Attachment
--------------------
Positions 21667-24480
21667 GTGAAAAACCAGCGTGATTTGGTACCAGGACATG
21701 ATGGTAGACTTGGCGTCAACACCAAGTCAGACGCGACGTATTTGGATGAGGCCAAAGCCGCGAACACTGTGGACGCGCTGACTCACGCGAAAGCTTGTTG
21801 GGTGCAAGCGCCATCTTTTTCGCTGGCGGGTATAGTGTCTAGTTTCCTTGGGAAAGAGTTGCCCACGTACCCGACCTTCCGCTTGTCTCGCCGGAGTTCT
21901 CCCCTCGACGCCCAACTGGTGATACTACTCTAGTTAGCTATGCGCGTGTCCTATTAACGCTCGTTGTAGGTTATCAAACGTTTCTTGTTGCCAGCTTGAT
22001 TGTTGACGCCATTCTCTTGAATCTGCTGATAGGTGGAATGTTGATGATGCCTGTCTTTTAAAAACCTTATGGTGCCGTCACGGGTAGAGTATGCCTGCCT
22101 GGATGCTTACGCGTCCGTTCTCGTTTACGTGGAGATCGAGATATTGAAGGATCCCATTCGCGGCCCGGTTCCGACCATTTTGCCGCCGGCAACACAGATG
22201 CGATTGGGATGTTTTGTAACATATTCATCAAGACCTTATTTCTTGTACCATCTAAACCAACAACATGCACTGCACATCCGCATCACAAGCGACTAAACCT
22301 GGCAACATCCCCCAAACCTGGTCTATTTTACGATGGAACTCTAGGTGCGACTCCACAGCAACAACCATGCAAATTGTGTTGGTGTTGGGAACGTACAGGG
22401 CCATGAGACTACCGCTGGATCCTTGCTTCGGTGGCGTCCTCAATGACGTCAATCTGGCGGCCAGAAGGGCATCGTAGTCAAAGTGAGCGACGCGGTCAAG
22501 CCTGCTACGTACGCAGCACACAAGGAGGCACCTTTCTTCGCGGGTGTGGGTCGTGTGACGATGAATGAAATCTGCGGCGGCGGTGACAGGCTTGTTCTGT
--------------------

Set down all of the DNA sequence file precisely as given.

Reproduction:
Positions 21667-24480
21667 GTGAAAAACCAGCGTGATTTGGTACCAGGACATG
21701 ATGGTAGACTTGGCGTCAACACCAAGTCAGACGCGACGTATTTGGATGAGGCCAAAGCCGCGAACACTGTGGACGCGCTGACTCACGCGAAAGCTTGTTG
21801 GGTGCAAGCGCCATCTTTTTCGCTGGCGGGTATAGTGTCTAGTTTCCTTGGGAAAGAGTTGCCCACGTACCCGACCTTCCGCTTGTCTCGCCGGAGTTCT
21901 CCCCTCGACGCCCAACTGGTGATACTACTCTAGTTAGCTATGCGCGTGTCCTATTAACGCTCGTTGTAGGTTATCAAACGTTTCTTGTTGCCAGCTTGAT
22001 TGTTGACGCCATTCTCTTGAATCTGCTGATAGGTGGAATGTTGATGATGCCTGTCTTTTAAAAACCTTATGGTGCCGTCACGGGTAGAGTATGCCTGCCT
22101 GGATGCTTACGCGTCCGTTCTCGTTTACGTGGAGATCGAGATATTGAAGGATCCCATTCGCGGCCCGGTTCCGACCATTTTGCCGCCGGCAACACAGATG
22201 CGATTGGGATGTTTTGTAACATATTCATCAAGACCTTATTTCTTGTACCATCTAAACCAACAACATGCACTGCACATCCGCATCACAAGCGACTAAACCT
22301 GGCAACATCCCCCAAACCTGGTCTATTTTACGATGGAACTCTAGGTGCGACTCCACAGCAACAACCATGCAAATTGTGTTGGTGTTGGGAACGTACAGGG
22401 CCATGAGACTACCGCTGGATCCTTGCTTCGGTGGCGTCCTCAATGACGTCAATCTGGCGGCCAGAAGGGCATCGTAGTCAAAGTGAGCGACGCGGTCAAG
22501 CCTGCTACGTACGCAGCACACAAGGAGGCACCTTTCTTCGCGGGTGTGGGTCGTGTGACGATGAATGAAATCTGCGGCGGCGGTGACAGGCTTGTTCTGT